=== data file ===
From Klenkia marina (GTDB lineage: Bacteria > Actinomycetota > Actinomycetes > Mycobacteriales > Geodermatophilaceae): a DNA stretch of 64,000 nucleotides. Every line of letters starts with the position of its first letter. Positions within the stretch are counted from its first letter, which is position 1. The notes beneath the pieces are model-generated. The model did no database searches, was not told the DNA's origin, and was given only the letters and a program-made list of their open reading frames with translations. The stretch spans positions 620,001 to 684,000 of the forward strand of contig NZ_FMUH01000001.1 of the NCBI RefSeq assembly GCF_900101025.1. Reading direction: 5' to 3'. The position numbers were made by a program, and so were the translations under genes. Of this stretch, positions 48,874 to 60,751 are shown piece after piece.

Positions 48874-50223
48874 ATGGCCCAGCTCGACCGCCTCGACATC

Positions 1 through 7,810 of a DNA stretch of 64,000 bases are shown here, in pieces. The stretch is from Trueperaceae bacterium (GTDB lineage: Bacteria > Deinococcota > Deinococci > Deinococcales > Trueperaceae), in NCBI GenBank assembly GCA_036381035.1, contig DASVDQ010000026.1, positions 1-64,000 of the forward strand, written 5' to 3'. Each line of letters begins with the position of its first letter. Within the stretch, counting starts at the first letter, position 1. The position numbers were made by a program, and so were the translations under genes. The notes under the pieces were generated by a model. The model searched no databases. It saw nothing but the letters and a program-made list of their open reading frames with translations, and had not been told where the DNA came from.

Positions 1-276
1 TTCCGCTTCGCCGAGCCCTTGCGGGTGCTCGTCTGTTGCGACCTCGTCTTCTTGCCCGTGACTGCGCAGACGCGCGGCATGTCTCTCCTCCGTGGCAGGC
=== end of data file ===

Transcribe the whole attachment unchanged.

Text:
From Klenkia marina (GTDB lineage: Bacteria > Actinomycetota > Actinomycetes > Mycobacteriales > Geodermatophilaceae): a DNA stretch of 64,000 nucleotides. Every line of letters starts with the position of its first letter. Positions within the stretch are counted from its first letter, which is position 1. The notes beneath the pieces are model-generated. The model did no database searches, was not told the DNA's origin, and was given only the letters and a program-made list of their open reading frames with translations. The stretch spans positions 620,001 to 684,000 of the forward strand of contig NZ_FMUH01000001.1 of the NCBI RefSeq assembly GCF_900101025.1. Reading direction: 5' to 3'. The position numbers were made by a program, and so were the translations under genes. Of this stretch, positions 48,874 to 60,751 are shown piece after piece.

Positions 48874-50223
48874 ATGGCCCAGCTCGACCGCCTCGACATC

Positions 1 through 7,810 of a DNA stretch of 64,000 bases are shown here, in pieces. The stretch is from Trueperaceae bacterium (GTDB lineage: Bacteria > Deinococcota > Deinococci > Deinococcales > Trueperaceae), in NCBI GenBank assembly GCA_036381035.1, contig DASVDQ010000026.1, positions 1-64,000 of the forward strand, written 5' to 3'. Each line of letters begins with the position of its first letter. Within the stretch, counting starts at the first letter, position 1. The position numbers were made by a program, and so were the translations under genes. The notes under the pieces were generated by a model. The model searched no databases. It saw nothing but the letters and a program-made list of their open reading frames with translations, and had not been told where the DNA came from.

Positions 1-276
1 TTCCGCTTCGCCGAGCCCTTGCGGGTGCTCGTCTGTTGCGACCTCGTCTTCTTGCCCGTGACTGCGCAGACGCGCGGCATGTCTCTCCTCCGTGGCAGGC